New York Times Eulogizes Another Suicide Bomber
You’ll never see a better demonstration of the twisted ideology at the heart of the New York Times than Steve Erlanger’s eulogy for the Islamic Jihad suicide bomber who tried to commit mass murder in Tel Aviv yesterday: Into the West Bank Abyss: From Student to Suicide Bomber. (Hat tip: Mediacrity.)
As usual, the family and friends of the bomber pretend to be shocked and distraught, and as usual, the New York Times buys it.
“We grew up together here, we studied together at the same university, that’s why I’m so shocked,” said Muhammad, also 21, who like Sami’s other friends and some of his relatives would not give his full name. “He was known as a simple person, with a good sense of humor,” he added, wiping tears into his gelled hair. “We didn’t know of any ties to a political movement.”
They may or may not be shocked, but one thing is certain: they’re proud of the monster.
Sami’s brother Samer came out, his eyes red, to tell journalists that the family would not speak of what had happened, and said, “This is an honor, not just to the family of Antar, but to the whole neighborhood.”
Israel, the West and the Palestinian Authority will condemn Sami Antar’s act as terrorism, the effort to kill innocent civilians. His neighbors and family call it a tragedy, but also resistance, struggle and martyrdom. The abyss here is as steep as the hills above Nablus.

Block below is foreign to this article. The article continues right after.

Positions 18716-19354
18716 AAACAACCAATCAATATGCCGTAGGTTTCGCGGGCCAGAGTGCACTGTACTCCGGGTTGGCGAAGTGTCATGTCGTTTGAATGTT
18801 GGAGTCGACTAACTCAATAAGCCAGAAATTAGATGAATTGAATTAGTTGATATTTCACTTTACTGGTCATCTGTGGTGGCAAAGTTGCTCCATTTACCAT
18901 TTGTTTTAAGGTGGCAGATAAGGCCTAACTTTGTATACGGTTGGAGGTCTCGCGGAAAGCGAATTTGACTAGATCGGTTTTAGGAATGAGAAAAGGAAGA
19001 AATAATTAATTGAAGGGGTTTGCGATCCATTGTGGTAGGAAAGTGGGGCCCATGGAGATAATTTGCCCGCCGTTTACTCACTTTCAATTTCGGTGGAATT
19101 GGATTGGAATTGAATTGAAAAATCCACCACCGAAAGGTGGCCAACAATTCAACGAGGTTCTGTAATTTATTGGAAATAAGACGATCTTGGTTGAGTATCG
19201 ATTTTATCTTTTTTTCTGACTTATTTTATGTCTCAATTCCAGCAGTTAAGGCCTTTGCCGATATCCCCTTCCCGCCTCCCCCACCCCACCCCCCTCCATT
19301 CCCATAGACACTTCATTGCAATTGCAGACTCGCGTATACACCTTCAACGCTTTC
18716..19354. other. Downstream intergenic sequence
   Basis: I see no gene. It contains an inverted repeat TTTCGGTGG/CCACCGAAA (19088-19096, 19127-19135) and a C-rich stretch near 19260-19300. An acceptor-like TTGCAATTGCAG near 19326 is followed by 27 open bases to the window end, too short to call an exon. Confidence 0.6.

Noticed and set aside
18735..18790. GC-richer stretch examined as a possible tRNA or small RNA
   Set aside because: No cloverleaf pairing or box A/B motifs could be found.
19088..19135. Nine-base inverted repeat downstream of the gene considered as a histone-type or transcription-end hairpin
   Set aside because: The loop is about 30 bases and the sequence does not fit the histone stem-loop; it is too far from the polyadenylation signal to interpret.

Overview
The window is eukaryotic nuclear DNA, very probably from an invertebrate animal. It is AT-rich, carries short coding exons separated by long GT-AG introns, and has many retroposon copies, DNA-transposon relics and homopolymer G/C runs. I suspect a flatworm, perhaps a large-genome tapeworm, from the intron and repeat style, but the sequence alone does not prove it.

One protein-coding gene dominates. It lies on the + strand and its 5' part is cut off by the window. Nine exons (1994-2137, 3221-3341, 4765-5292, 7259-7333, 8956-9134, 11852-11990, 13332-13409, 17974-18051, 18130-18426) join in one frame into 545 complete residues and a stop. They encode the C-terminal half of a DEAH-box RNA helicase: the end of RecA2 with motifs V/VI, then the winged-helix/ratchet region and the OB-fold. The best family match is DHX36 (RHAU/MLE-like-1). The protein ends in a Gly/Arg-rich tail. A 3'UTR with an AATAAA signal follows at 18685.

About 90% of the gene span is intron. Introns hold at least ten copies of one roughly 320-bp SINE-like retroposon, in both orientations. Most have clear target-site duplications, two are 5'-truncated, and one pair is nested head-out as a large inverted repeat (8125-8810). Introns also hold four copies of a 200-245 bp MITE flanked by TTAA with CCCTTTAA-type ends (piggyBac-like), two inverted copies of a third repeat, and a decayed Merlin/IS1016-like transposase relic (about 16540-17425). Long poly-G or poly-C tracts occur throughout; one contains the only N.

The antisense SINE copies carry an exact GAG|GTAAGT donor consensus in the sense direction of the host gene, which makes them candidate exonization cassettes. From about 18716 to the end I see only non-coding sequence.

Near the door of the Antar apartment, affixed to the wall, was a small poster, nicely printed. “Confident in God’s victory,” it read, and it bore the logo of the Islamic Group, which it described as “the student framework of the Islamic Jihad movement in Palestine.” No one could remember when it was put up. Some suggested that Sami had done it when he left in the morning; some suggested that it had gone up only later. None of his friends seemed to know, or at least admitted they knew, that Sami was even a member of the group.
“The family is completely in shock,” said a cousin, who identified himself only as Abu Muhammad, or Muhammad’s father. “Even his brothers are shocked. They can’t believe this story.”
Asked what he might have said to Sami, if he had known of his plans, Abu Muhammad said: “I’m not at all political. I only live to bring food to my family.”
Assem, another friend and relative, has a baby face, which ran with tears. He hugged a woman in black. “He’s a martyr,” she cried.
“But he’s gone,” Assem replied. His cellphone rang. He answered in English: “I’m sorry, I can’t come now, because one of my friends became a martyr.”
Sick, sick, sick.